The following list describes the control flow during the Order Fulfillment process. A diagram following this list illustrates the flow of JMS messages during this process.

  1. OrderFulfiller receives a SubmitOrder message containing a serialized copy of the order. The owner of the order object is the component that receives this message. By default, the OrderFulfiller receives this message.

  2. The OrderFulfiller passes control of the different components to the configured fulfillers using FulfillOrderFragments. In this example there is only one fulfiller, the HardgoodFulfiller.

    Note: The various fragments contain the shipping groups associated with the items in the fragment. All the shipping groups listed in the fragment are now controlled by the component receiving this message. In this example, the HardgoodFulfiller now controls the shipping groups.

  3. While the HardgoodFulfiller controls the shipping groups, all modifications to the shipping groups take place through the HardgoodFulfiller. It is important that no other component modifies these shipping groups while the HardgoodFulfiller controls the shipping groups. The HardgoodFulfiller could be running on a back-end system in a different environment. If other components need to make changes to the shipping groups, the ModifyOrder requests are forwarded to the HardgoodFulfiller. The HardgoodFulfiller is responsible for making the requested changes to the shipping groups while they are under its control.

    Note: All modifications are performed by fulfillers by calling pipeline chains. For more information, see the Processor Chains and the Pipeline Manager chapter.

  4. When the shipping groups are shipped, a ModifyOrderNotification message is sent. When this message is sent, the HardgoodFulfiller gives up control of the shipping groups within the order. Control is transferred back to the OrderFulfiller automatically if no one else has control until the complete fulfillment of the order. This follows the assumption in the pattern that the OrderFulfiller retains control until the order is complete.

  5. The OrderFulfiller receives the ModifyOrderNotification message. If the business rules allow payment to settle on first shipment, then the payment groups are charged with the cost of the items, shipment and taxes. Business rules can also specify that payment be settled upon the shipment of the last shipping group.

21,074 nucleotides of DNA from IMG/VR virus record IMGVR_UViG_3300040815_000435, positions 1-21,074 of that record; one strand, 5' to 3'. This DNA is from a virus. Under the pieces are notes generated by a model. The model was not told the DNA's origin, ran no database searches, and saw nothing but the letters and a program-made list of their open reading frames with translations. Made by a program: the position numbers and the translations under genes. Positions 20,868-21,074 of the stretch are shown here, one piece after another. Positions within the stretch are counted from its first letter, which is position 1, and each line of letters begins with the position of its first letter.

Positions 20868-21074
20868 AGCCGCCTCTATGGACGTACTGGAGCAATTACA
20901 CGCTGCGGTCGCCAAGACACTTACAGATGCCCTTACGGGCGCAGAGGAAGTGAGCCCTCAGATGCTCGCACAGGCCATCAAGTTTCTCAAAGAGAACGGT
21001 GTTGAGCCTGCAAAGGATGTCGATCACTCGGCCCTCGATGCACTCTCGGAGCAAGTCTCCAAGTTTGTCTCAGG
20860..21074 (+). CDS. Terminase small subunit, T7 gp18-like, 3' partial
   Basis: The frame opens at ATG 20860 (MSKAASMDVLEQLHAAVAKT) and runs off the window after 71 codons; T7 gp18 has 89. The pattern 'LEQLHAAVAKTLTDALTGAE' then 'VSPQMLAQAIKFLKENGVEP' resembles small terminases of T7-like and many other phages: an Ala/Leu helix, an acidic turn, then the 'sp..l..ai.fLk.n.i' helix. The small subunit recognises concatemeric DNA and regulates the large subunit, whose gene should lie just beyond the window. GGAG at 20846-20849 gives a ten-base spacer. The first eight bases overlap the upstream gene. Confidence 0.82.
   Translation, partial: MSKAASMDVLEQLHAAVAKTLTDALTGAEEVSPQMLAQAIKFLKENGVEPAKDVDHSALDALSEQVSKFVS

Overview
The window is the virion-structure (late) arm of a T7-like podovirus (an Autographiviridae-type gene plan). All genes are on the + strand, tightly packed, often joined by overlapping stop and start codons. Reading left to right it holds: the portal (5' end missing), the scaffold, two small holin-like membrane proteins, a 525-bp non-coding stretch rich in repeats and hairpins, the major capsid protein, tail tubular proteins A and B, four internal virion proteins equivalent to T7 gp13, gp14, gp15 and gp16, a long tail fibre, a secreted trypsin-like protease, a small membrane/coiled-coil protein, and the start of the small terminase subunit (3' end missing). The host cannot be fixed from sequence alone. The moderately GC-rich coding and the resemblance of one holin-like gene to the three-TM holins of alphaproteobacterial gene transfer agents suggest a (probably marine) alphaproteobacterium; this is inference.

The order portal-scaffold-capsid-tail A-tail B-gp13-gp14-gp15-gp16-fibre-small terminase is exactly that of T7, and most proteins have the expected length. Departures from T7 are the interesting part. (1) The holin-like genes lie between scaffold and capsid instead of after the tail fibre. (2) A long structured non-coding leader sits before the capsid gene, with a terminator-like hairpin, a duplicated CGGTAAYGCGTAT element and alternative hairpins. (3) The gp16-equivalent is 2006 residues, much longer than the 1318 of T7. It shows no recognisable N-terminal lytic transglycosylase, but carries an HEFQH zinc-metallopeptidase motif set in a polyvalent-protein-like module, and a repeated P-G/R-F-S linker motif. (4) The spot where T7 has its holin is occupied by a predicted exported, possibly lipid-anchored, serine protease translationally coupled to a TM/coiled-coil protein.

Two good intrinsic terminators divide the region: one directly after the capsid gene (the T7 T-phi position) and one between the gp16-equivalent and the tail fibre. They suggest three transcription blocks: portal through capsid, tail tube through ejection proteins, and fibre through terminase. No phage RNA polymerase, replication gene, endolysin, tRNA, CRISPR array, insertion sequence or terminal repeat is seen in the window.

6. After the order is settled, the OrderFulfiller changes its state to NO_PENDING_ACTION and no longer controls the order.

The following diagram provides an overview of the flow of the JMS messages during the Order Fulfillment process.

Note: By default, the system is set up with one HardGoodFullfiller. In this example, the system uses two HardGoodFullfillers.

Note: The OrderFulfiller is the only class that has control over the payment groups and the only class that can modify the highest-level Order object.

The fulfillment system is designed to be a flexible implementation that is easily extensible. This flexibility allows for the different ways businesses handle their fulfillment. If the Commerce order fulfillment system is not appropriate for a site, it is easy to remove the Commerce order fulfillment framework. Remove the Commerce order fulfillment framework by not running a fulfillment server and having another component listen for the SubmitOrder message. The SubmitOrder should contain all the information necessary for the vendor to start the fulfillment process. See SubmitOrder Class for more information.

Note: Commerce supports scenarios where the fulfillment of certain shipping groups has no access to the database.